It's a full-tilt presidential campaign among Republicans in New Hampshire. Former Governor Mitt Romney spends the whole day in the state Thursday. Wednesday, U.S. Senator John McCain, of Arizona, made it official when he told a Portsmouth audience that he's running for President.
The announcement came at a time when McCain seems to need to recharge his campaign. He trails Romney in fund-raising. And a recent poll has Giuliani trailing front runner John McCain.
WBUR's Fred Thys was with Giuliani this week, and has this report.
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RUDY GIULIANI: I believe that this country can only be safe at a time when these terrorists are at war with us is if we learn the lessons of September 11, 2001.
FRED THYS: Rudy Giuliani spent most of the day trying to capitalize on his experience as mayor of New York on 9/11. At New England College, in Henniker, he gave an impassioned response to a man in the audience who accused President Bush of undercutting basic freedoms in his pursuit of terrorists.
GIULIANI: You gave an extremely exaggerated presentation of things, and you didn't point out the other fact, and that is we haven't been attacked. If you had asked me on September 11th, 2001, and I have a fair amount of expertise in security, terrorism, crime, that sort of thing, if you had asked me my opinion, I would have told you that we were going to get attacked multiple times. Not only would I have given you that opinion, so would have just about everybody in the FBI, everybody in law enforcement. There are people in this world that are organized, and they're organizing around the notion of coming here to attack us and kill us, and they're organizing to do that overseas.
THYS: Marty Capodice, of Hopkinton, had asked the question.
GIULIANI: When he answered my question about taking away individual rights, what I heard from him is that anything that you want to do is okay if we can make you safer by doing that. By making you afraid and instilling fear in you, we then have the right to protect you.This is a subject that I feel strongly about, and I felt that we are at polar opposites on this issue. I'm not a single-issue voter and I will look at the entire record, but very little of what he said today got me turned on.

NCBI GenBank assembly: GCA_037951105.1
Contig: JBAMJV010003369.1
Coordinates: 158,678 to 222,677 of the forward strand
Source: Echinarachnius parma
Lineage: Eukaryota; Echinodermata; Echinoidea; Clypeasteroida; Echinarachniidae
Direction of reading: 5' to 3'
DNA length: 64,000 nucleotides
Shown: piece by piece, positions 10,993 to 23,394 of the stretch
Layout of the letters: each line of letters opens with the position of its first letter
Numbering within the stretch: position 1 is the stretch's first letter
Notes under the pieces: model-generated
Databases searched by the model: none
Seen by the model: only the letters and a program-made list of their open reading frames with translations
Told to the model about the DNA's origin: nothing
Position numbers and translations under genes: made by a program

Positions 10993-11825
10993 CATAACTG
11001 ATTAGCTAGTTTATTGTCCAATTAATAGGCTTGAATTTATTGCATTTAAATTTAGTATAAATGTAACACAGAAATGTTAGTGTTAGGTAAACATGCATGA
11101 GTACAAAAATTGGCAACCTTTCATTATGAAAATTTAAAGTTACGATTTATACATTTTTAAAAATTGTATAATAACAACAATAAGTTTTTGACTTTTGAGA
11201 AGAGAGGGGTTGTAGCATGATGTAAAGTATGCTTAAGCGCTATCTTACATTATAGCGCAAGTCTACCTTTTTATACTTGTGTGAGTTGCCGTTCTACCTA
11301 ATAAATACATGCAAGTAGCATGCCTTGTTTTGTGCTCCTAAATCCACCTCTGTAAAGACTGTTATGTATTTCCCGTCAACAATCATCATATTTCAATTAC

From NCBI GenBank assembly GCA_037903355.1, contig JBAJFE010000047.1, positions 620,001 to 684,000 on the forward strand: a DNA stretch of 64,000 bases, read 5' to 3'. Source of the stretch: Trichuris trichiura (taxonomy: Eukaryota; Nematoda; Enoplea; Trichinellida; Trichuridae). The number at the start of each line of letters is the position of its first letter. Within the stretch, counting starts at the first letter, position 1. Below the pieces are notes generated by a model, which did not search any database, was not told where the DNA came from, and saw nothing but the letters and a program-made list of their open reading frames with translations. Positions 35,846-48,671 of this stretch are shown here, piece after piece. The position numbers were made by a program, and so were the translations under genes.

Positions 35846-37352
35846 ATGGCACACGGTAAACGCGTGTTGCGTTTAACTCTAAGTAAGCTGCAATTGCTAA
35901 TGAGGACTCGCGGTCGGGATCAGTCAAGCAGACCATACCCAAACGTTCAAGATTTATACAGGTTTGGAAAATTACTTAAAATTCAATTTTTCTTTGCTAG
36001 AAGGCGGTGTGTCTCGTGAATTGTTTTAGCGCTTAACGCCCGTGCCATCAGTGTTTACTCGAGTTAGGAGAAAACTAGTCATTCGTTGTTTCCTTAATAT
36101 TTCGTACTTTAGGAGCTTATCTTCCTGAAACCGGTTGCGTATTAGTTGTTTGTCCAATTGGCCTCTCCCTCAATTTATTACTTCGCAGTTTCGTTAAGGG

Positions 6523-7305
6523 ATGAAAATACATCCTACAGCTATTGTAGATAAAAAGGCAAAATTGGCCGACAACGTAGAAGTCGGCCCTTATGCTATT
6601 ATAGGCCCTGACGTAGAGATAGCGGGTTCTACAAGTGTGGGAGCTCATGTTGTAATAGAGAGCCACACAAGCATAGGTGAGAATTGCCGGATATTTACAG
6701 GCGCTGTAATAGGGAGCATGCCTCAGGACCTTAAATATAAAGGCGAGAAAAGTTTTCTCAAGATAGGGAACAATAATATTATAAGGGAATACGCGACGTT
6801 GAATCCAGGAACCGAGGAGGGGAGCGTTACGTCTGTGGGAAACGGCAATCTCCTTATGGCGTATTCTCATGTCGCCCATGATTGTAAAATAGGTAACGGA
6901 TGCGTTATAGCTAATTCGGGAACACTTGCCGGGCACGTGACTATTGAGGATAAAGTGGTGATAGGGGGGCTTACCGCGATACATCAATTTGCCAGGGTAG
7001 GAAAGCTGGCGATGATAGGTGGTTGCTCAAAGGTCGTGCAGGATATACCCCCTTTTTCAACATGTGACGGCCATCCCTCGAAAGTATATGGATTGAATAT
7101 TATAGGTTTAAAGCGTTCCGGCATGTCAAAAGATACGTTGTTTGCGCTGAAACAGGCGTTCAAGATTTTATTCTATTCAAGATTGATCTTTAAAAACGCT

THYS: Capodice was once a registered Republican. He's now an independent, though he says he almost always votes Republican. This time, he says he's going to vote in the Democratic primary.
CAPODICE: I'm almost positive. I think that the Democratic candidates are vastly superior to the Republican candidates so far.
THYS: Some people called Giuliani on apparent inconsistencies in his positions. Last week, he praised a Supreme Court decision allowing a ban on what opponents call "partial birth abortion". Pointing out that this position seemed to contradict a stand Giuliani had taken as mayor of New York, one man asked if he thinks he can pass muster with conservatives in the Republican primaries. Giuliani explained his change of mind.
GIULIANI: The reality is that the partial birth abortion ban, the bill that was being discussed back then in the nineties, I didn't think made adequate exception for the life of the mother, and I thought that the whole way in which it was developed would not make that kind of exception for the life of the mother.
THYS: The man who asked the question, economist Peter Bearse, of Fremont, wasn't sold.